With the Delta Company of the 160th based at Roosevelt Roads, Puerto Rico, Rugen flew the MH-60L Black Hawk over Central and South America. “It had a digitized communications/navigation package,” explained Rugen. “The digital cockpit wasn’t quite as advanced as that of the -K, but it had a FLIR [forward looking infrared], and it had a refueling probe.” Rugen was flying in South America when terror struck home on Sept. 11, 2001.
In 2003 he became the operations officer for 3rd Battalion 160th at Hunter Army Airfield, Georgia, and deployed to Afghanistan in a mixed battalion with Special Operations Black Hawks and Chinooks. “The environment in Afghanistan presented power limitations and a degraded visual environment [DVE] that many aviators had not previously encountered. They [performance and DVE hazards] had already manifested themselves throughout the Army, especially in the Chinooks. The 160th was no different.”
Technology answered mission demands. Rugen noted, “Our sensors and engines improved. We were also at the advent of full-motion video to give the ground force situational awareness of very dynamic targets.” Army Aviation in Afghanistan and Iraq also benefitted from better mission planning. “When you talk about our TOCs [tactical operations centers], our pilots, our maintainers, our refuelers, our mission specialists, we planned some very dynamic targets with very tight timelines because we had those tools across the force and everyone was trained on them. It isn’t always the helicopter.”
From 2009 to 2011, Rugen served on the Army Staff in the aviation directorate at the Pentagon. “I was responsible for the Black Hawk, the Chinook and the mission systems portfolio. The great thing I learned there was the scale of the Army, how the Pentagon runs, how the Army runs and how to insert yourself at the right time for resourcing. I remember telling a friend the Army was short 300 Black Hawks. He thought I’d added a zero. That just showed the scale of the Army, how big we are, and how many people are relying on us, certainly from SOCOM [US Special Operations Command], other services, and our allies through Foreign Military Sales.”
Big Army decisions meanwhile played in the earliest Joint Multi-Role/FVL deliberations. “OSD [Office of the Secretary of Defense] and Congress did a very large helicopter survivability study at that time. We had lost people in degraded visual environments, and what we saw called for a lot of sensor work, a lot of power work in our S&T. With regards to power problems, the ITEP [Improved Turbine Engine Program] was an S&T effort at that time called the AATE [Advanced Affordable Turbine Engine]. We’re seeing the fruits of that now. “
The Chinook was a really solid program that proved its worth. We weren’t at the right inflection point for the Black Hawk to do what we wanted to do there. At the time, we had resource constraints, so we did not pursue the Mike Upgrade [UH-60MU] with full-authority flight controls, a composite tail, and other upgrades. We decided to do that in the next round. We just had too many non-Upgrade aircraft in the force already, and the force needed them. We decided to jump to the FVL.”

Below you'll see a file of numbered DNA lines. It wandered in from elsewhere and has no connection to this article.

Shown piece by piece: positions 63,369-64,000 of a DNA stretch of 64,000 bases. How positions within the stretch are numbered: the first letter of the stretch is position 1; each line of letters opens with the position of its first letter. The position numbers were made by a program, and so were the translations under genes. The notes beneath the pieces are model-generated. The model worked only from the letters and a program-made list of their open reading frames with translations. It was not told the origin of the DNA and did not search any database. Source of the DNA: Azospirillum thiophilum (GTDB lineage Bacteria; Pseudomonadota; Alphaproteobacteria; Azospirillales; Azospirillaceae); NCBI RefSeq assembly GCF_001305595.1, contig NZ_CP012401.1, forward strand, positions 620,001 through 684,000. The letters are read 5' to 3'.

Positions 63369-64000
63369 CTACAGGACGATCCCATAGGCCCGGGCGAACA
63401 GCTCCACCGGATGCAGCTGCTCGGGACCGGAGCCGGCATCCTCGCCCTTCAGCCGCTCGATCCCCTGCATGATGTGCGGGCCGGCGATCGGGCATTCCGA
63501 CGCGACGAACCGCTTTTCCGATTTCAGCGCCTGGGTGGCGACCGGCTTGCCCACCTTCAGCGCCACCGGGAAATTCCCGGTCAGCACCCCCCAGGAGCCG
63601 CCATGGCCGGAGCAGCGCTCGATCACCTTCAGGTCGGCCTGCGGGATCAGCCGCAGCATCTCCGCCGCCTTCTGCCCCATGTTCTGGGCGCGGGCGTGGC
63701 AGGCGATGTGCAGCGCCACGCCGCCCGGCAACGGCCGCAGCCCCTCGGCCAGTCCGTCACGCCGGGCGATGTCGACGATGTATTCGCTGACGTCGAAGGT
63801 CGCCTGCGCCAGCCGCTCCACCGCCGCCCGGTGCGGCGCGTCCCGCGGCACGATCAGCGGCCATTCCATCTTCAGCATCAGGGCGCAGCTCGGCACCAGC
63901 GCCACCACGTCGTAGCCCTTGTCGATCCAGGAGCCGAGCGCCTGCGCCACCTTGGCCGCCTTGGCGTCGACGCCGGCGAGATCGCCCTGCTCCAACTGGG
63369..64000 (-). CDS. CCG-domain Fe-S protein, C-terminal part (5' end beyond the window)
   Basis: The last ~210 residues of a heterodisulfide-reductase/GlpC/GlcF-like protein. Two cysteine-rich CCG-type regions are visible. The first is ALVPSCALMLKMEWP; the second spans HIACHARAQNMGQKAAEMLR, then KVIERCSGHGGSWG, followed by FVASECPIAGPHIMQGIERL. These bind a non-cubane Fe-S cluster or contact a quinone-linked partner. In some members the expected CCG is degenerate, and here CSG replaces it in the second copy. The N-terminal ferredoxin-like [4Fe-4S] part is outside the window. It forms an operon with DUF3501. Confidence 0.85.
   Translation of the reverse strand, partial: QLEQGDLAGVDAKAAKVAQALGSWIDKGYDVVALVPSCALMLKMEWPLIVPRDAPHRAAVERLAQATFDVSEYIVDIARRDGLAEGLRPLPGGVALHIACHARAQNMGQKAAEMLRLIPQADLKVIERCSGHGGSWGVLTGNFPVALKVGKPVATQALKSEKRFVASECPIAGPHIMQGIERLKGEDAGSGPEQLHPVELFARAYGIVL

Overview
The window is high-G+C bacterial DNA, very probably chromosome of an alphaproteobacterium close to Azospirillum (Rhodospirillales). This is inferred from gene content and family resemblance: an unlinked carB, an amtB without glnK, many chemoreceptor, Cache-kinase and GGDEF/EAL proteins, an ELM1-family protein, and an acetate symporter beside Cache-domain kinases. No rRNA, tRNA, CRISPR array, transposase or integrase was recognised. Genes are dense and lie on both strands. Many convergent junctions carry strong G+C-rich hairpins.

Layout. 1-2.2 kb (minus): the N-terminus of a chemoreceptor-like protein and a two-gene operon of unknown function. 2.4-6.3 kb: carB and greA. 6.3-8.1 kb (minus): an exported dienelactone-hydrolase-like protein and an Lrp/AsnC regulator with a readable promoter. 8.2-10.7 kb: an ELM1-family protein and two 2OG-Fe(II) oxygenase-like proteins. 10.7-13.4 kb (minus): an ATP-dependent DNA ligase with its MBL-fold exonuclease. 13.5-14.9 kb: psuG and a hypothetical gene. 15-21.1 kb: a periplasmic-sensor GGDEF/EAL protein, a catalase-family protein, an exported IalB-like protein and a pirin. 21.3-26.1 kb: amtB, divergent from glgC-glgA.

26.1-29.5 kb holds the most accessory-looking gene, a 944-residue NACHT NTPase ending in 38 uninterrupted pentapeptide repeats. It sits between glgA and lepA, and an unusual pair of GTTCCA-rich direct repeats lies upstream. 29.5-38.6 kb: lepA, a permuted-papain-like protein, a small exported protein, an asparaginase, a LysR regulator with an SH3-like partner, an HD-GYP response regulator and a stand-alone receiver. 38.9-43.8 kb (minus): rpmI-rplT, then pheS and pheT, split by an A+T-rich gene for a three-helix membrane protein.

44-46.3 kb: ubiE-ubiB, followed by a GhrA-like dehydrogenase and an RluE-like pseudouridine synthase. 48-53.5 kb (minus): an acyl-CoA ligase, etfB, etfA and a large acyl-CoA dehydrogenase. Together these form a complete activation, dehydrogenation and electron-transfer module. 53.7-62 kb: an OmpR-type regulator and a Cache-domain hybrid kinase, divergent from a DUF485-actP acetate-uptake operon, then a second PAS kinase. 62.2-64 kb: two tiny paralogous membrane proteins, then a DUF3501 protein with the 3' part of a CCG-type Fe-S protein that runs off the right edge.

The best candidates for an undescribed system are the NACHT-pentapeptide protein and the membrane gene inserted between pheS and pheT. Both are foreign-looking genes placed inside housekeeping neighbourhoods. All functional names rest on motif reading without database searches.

FVL Capability Set 3 defined a Black Hawk replacement still subject to an analysis of alternatives (AoA). Gen. Rugen meanwhile returned to Korea to command the 2nd Combat Aviation Brigade and filled subsequent assignments in aviation in HQDA G8 before standing up the FVL Cross Functional Team.
The FVL Cross-Functional Team
the FVL CFT now has four distinct lines of effort. Gen. Rugen explained, “We have the MOSA effort — the modern open system architecture that provides a common operating system across all our equipment. It’s a government-defined standard that’s putting us at the speed of technology. We must have the ability to rapidly deploy technology upgrades. It’s also going to prevent vendor-lock with a government-defined standard and structure. There will be a lot more plug-and-play to foster competition. As we upgrade a sensor or mission equipment package, we don’t necessarily have to go back to the same vendor.”
The CFT in June issued an industry request for information on an Army FARA aligned with FVL Capability Set 1. “We want to increase lethality and protection,” said Rugen. “We’ve seen the re-emergence of peer-competitors who give us cause for concern, and we want to make sure we maintain our vertical lift dominance. When you look at recent events in the Crimea, in Debal’tseve in the Ukraine, those conflicts are informing us about how we’re going to build our next-generation systems.”
FVL Capability Set 3 still describes a Future Long Range Assault Aircraft (FLRAA). “We’re watching that AoA,” noted Rugen. “When we penetrate an integrated air defense system [IADS] with our UAS and FARA aircraft, we want to be able to exploit that penetration in a rapid manner with the Future Long Range Assault Aircraft. The speed, range and endurance that we’re getting out of both airframes are really what we’re looking for.” Reach is the Army term for speed, range and endurance.
The fourth line of FVL effort now underway focuses on UAS and air-launched effects (where the UAS is launched from a rotorcraft in tactical flight and controlled from the cockpit or crew station). “We are working diligently to bring our UAS formations to next-generation capabilities,” said Rugen. “Those are going to use purpose-built air vehicles that help with our lethal and non-lethal attacks. That’s where you’ll see the ecosystem in our four lines of effort come into play. We want that integration to be seamless.”
Vertiflite Leadership Profile: Vertiflite November/December 2018